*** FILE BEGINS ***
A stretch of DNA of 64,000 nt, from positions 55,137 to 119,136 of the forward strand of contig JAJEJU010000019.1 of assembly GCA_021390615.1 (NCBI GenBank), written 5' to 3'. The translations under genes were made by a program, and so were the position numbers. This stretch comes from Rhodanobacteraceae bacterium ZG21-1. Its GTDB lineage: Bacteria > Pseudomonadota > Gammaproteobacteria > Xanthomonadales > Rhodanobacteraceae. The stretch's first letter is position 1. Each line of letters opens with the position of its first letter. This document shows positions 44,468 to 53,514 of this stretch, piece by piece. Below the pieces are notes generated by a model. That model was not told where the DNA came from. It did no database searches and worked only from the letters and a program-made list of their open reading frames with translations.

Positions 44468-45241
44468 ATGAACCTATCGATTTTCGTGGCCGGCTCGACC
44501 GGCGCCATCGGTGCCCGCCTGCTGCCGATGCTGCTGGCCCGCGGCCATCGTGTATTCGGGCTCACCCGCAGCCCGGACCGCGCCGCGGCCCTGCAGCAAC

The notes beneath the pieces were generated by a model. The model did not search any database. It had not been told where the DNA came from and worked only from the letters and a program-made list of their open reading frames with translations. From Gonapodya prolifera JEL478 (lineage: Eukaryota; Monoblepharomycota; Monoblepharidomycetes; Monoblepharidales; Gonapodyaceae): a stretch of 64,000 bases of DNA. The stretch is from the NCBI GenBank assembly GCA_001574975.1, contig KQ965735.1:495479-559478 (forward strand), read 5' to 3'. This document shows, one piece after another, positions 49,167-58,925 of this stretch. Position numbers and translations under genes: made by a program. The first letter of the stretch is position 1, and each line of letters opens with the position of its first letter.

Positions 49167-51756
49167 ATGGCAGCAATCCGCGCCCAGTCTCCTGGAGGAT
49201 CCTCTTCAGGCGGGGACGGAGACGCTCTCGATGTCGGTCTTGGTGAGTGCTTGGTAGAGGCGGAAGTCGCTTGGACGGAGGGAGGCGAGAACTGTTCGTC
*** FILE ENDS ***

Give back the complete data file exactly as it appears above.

A stretch of DNA of 64,000 nt, from positions 55,137 to 119,136 of the forward strand of contig JAJEJU010000019.1 of assembly GCA_021390615.1 (NCBI GenBank), written 5' to 3'. The translations under genes were made by a program, and so were the position numbers. This stretch comes from Rhodanobacteraceae bacterium ZG21-1. Its GTDB lineage: Bacteria > Pseudomonadota > Gammaproteobacteria > Xanthomonadales > Rhodanobacteraceae. The stretch's first letter is position 1. Each line of letters opens with the position of its first letter. This document shows positions 44,468 to 53,514 of this stretch, piece by piece. Below the pieces are notes generated by a model. That model was not told where the DNA came from. It did no database searches and worked only from the letters and a program-made list of their open reading frames with translations.

Positions 44468-45241
44468 ATGAACCTATCGATTTTCGTGGCCGGCTCGACC
44501 GGCGCCATCGGTGCCCGCCTGCTGCCGATGCTGCTGGCCCGCGGCCATCGTGTATTCGGGCTCACCCGCAGCCCGGACCGCGCCGCGGCCCTGCAGCAAC

The notes beneath the pieces were generated by a model. The model did not search any database. It had not been told where the DNA came from and worked only from the letters and a program-made list of their open reading frames with translations. From Gonapodya prolifera JEL478 (lineage: Eukaryota; Monoblepharomycota; Monoblepharidomycetes; Monoblepharidales; Gonapodyaceae): a stretch of 64,000 bases of DNA. The stretch is from the NCBI GenBank assembly GCA_001574975.1, contig KQ965735.1:495479-559478 (forward strand), read 5' to 3'. This document shows, one piece after another, positions 49,167-58,925 of this stretch. Position numbers and translations under genes: made by a program. The first letter of the stretch is position 1, and each line of letters opens with the position of its first letter.

Positions 49167-51756
49167 ATGGCAGCAATCCGCGCCCAGTCTCCTGGAGGAT
49201 CCTCTTCAGGCGGGGACGGAGACGCTCTCGATGTCGGTCTTGGTGAGTGCTTGGTAGAGGCGGAAGTCGCTTGGACGGAGGGAGGCGAGAACTGTTCGTC